Factors associated with using an interbody fusion device for low-grade lumbar degenerative versus isthmic spondylolisthesis: a retrospective cohort study

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  • 1 Division of Orthopaedics, Department of Surgery, Western University/London Health Sciences Centre, London, Ontario;
  • | 2 Lawson Health Research Institute, London, Ontario;
  • | 3 Department of Surgery, University of Toronto, Ontario;
  • | 4 Department of Surgery, Vancouver General Hospital/University of British Columbia, Vancouver, British Columbia;
  • | 5 Department of Surgery, Canada East Spine Centre, Saint John, New Brunswick;
  • | 6 Department of Surgery, University of Calgary, Alberta;
  • | 7 Department of Orthopedics and Neurosurgery, University of Manitoba, Winnipeg, Manitoba;
  • | 8 Department of Orthopedics and Neurosurgery, Dalhousie University, Halifax, Nova Scotia;
  • | 9 Department of Surgery, Ottawa University, Ottawa, Ontario;
  • | 10 Department of Surgery, Laval University, Quebec City, Quebec; and
  • | 11 Department of Surgery, University of Alberta, Edmonton, Alberta, Canada
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OBJECTIVE

Many studies have utilized a combined cohort of patients with degenerative spondylolisthesis (DS) and isthmic spondylolisthesis (IS) to evaluate indications and outcomes. Intuitively, these are very different populations, and rates, indications, and outcomes may differ. The goal of this study was to compare specific patient characteristics associated with the utilization of a posterior lumbar interbody device between cohorts of patients with DS and IS, as well as to compare rates of interbody device use and patient-rated outcomes at 1 year after surgical treatment.

METHODS

The authors included patients who underwent posterior lumbar interbody fusion or instrumented posterolateral fusion for grade I or II DS or IS and had been enrolled in the Canadian Spine Outcomes and Research Network registry from 2009 to 2016. The outcome measures were score on the Oswestry Disability Index, scores for back pain and leg pain on the numeric rating scale, and mental component summary (MCS) score and physical component summary score on the 12-Item Short-Form Health Survey. Descriptive statistics were used to compare spondylolisthesis groups, logistic regression was used to compare interbody device use, and the chi-square test was used to compare the proportions of patients who achieved a minimal clinically important difference (MCID) at 1 year after surgery.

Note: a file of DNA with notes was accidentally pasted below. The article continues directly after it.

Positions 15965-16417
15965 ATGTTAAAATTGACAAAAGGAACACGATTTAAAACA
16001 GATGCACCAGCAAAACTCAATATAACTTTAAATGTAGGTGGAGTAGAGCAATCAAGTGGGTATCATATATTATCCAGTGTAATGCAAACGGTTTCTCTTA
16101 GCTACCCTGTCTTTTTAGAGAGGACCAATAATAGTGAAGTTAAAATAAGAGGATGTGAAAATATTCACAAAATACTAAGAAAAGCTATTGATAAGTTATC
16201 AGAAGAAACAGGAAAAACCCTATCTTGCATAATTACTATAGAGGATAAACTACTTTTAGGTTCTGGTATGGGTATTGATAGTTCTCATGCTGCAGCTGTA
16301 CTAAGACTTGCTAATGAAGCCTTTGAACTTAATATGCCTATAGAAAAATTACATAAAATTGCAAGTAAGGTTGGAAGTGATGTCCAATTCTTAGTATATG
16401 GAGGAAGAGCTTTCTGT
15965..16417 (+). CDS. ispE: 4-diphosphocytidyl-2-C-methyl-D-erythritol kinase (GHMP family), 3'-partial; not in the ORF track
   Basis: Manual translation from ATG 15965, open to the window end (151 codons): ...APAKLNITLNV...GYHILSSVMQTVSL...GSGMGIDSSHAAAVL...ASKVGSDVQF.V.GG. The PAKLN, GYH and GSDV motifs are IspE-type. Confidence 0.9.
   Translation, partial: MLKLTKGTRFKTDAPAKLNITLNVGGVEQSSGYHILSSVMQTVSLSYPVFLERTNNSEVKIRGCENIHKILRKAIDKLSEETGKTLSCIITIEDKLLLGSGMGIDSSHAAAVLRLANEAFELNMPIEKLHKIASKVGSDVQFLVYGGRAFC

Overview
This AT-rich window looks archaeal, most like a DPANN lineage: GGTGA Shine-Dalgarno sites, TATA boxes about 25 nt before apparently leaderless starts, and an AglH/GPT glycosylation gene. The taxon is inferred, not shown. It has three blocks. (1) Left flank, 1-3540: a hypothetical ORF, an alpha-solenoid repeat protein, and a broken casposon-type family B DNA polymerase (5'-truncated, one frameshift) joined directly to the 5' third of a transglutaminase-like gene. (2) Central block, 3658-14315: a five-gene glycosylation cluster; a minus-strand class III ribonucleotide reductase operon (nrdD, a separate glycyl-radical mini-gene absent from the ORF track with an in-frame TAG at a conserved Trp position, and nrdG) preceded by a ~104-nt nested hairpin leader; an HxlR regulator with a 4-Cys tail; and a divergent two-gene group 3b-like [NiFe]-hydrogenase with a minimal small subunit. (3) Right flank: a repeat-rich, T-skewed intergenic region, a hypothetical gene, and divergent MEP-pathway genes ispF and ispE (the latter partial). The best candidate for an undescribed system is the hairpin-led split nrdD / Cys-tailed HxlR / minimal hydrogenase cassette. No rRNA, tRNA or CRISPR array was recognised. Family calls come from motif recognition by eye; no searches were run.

RESULTS

In total, 119 patients had IS and 339 had DS. Patients with DS were more commonly women, older, less likely to smoke, and more likely to have neurogenic claudication and comorbidities, whereas patients with IS more commonly had radicular pain, neurological deficits, and worse back pain. Spondylolisthesis was more common at the L4–5 level in patients with DS and at the L5–S1 level in patients with IS. Similar proportions of patients had an interbody device (78.6% of patients with DS vs 82.4% of patients with IS, p = 0.429). Among patients with IS, factors associated with interbody device utilization were BMI ≥ 30 kg/m2 and increased baseline leg pain intensity. Factors associated with interbody device utilization in patients with DS were younger age, increased number of total comorbidities, and lower baseline MCS score. For each outcome measure, similar proportions of patients in the surgical treatment and spondylolisthesis groups achieved the MCID at 1 year after surgery.

CONCLUSIONS

Although the demographic and patient characteristics associated with interbody device utilization differed between cohorts, similar proportions of patients attained clinically meaningful improvement at 1 year after surgery.

ABBREVIATIONS

CSORN = Canadian Spine Outcomes and Research Network; DS = degenerative spondylolisthesis; IS = isthmic spondylolisthesis; MCID = minimal clinically important difference; MCS = mental component summary; NRS = numeric rating scale; ODI = Oswestry Disability Index; PCS = physical component summary; PIBF = posterior interbody fusion; PLF = posterolateral fusion; PROM = patient-reported outcome measure; ROC = receiver operating characteristic; SF-12 = 12-Item Short-Form Health Survey.
Figure from Funaba et al. (pp 308–319).

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Contributor Notes

Correspondence Christopher S. Bailey: The University of Western Ontario, London Health Sciences Centre, London, ON, Canada. chris.bailey@lhsc.on.ca.

INCLUDE WHEN CITING Published online July 2, 2021; DOI: 10.3171/2020.11.SPINE201261.

Disclosures CSORN is sponsored by the Canadian Spine Education and Research Fund through contributions from Medtronic and DePuy Synthes. Dr. Fisher is a consultant for Medtronic and NuVasive; receives royalties from Medtronic; and receives fellowship support paid to an institution from Medtronic and AO Spine. Dr. Johnson receives clinical or research support for the study described from Stryker. Dr. Yee receives support for academic research and education at a hospital/university from Zimmer Biomet, DePuy Synthes, Stryker, and Medtronic; and receives honoria from Medtronic. Dr. Manson is a consultant for and receives support for non–study-related clinical or research effort from Medtronic Canada. Dr. Rampersaud is a consultant for and receives royalties from Medtronic.

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